E-911 systems feeling crunch
Unlike emergency 911 systems in neighboring counties, Marengo County E-911 is remaining financially viable in the currently unstable economic environment. Other E-911 services have not been so fortunate.
“We’re holding on right now, and it’s not easy,” Greenville mayor and Butler County E-911 chair Dexter McLendon told his county commissioners earlier this month.
Due to the increasing popularity of cellular phones and the decreasing usage of landline telephone service, county E-911 services across the state are finding it harder and harder to operate.
Recent reports of Butler County E-911 facing major financial issues because of the differing surcharges of landline and cellular phones is causing growing concern among other Alabama E-911 operations.
“We are greatly affected by people who drop landlines in lieu of cell lines,” said Marengo County E-911 director Lisa Mangum. “We are still better off than other counties are. We don’t have money coming out of our ears, but we’re not in dire straits.”
Marengo County E-911 charges $2 a month for landlines. The charges of other Alabama E-911 programs range from as little as 97 cents to as much as $4.35. Morgan County E-911 has recently increased its charge from 80 cents to $2.50. Yet the lower rates associated with increased cell phone usage is still taking its toll on Marengo County’s revenue.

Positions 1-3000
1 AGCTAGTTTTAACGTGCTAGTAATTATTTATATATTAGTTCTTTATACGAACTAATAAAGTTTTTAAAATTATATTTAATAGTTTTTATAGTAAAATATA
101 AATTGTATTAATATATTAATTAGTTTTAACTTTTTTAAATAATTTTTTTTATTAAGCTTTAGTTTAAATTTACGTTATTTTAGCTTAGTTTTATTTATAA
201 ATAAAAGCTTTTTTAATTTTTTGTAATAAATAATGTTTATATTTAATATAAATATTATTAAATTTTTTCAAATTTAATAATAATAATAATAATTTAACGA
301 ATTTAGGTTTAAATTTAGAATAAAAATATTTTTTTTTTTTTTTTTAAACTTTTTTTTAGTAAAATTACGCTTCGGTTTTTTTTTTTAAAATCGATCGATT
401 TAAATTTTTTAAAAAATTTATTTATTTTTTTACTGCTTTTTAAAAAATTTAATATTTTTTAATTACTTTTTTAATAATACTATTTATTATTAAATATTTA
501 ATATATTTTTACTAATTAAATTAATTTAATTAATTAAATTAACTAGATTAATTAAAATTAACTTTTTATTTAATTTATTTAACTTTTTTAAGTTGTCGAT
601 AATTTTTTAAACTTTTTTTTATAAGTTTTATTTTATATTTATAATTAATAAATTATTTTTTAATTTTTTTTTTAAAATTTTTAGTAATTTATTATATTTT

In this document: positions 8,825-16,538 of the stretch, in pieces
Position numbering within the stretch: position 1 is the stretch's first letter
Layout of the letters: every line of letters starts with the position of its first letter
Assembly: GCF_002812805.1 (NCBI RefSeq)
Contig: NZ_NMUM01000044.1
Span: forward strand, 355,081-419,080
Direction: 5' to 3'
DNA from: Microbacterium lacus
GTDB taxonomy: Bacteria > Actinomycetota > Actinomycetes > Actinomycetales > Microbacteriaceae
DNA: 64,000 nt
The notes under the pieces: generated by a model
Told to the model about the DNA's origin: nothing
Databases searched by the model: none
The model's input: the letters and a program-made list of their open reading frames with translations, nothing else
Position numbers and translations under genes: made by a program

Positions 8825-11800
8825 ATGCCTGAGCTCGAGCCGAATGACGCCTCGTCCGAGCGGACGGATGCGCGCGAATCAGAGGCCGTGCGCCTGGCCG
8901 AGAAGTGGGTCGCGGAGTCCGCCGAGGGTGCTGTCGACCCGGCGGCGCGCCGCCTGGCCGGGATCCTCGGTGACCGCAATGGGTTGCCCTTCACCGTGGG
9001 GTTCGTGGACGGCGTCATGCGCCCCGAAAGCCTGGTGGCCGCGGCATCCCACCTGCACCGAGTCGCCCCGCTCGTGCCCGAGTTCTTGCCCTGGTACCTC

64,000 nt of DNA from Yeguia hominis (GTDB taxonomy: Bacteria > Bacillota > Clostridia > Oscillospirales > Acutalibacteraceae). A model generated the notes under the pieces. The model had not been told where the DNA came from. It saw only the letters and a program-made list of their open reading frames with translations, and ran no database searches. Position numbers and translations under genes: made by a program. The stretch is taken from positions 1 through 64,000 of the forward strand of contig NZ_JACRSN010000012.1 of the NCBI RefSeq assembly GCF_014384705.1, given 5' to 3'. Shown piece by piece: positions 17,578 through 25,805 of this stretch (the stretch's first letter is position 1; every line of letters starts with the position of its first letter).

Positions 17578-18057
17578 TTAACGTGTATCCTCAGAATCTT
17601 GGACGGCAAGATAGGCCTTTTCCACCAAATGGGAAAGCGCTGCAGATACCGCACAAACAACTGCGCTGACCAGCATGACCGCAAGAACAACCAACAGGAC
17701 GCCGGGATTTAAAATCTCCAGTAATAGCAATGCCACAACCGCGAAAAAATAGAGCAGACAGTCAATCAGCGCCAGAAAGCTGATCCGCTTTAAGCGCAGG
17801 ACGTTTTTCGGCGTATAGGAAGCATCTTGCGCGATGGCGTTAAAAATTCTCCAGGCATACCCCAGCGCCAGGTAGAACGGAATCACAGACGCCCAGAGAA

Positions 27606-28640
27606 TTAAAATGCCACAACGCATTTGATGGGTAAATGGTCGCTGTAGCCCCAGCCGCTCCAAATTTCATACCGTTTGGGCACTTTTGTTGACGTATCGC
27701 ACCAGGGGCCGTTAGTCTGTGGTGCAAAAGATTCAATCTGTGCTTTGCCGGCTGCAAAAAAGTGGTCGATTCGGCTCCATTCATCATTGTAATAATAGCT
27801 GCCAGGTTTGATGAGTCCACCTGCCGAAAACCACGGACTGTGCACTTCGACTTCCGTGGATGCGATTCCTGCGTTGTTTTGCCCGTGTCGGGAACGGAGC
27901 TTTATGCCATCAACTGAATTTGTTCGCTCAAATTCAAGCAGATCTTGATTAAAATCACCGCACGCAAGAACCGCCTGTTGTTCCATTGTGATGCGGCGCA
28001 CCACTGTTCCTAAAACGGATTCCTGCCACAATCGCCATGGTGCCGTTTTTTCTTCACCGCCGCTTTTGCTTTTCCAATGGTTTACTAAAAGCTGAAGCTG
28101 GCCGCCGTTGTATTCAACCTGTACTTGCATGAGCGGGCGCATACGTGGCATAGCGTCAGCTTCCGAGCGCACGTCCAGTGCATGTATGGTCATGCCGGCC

“We determine what the surcharges [for landlines] are, and the Alabama Wireless 911 Board sets their rates,” Mangum said.
Recent upgrades to the Marengo County E-911 service include a new “ANI/ALI” system that automatically identifies a location based on the phone number, a new emergency rescue vehicle and an updated standard operation manual. Marengo County E-911 is also in the process of reviewing the existing radio system.
“Technology is changing every day, and there are constant changes that need to be made with proper equipment,” Mangum said.
In addition to surcharges, Marengo County E911 is dependent upon funding from Demopolis police and fire departments, the sheriff’s office, AmStar ambulance service, the Marengo County Commission and the Linden Police Department.
One cost-free way to improve the economic efficiency of local E-911 services is to establish a 911 address.
“A lot of people will move and only have a P.O. Box address,” Mangum said. “Every citizen needs a physical address so responders will know where to go.”
Mangum also said those who have recently painted or significantly altered the appearance of their house should report those changes.
“Knowing what the house looks like can significantly decrease response time in emergencies,” Mangum said.
Those seeking to establish an E-911 address or describe physical changes should call Lisa Mangum at 289-0911.
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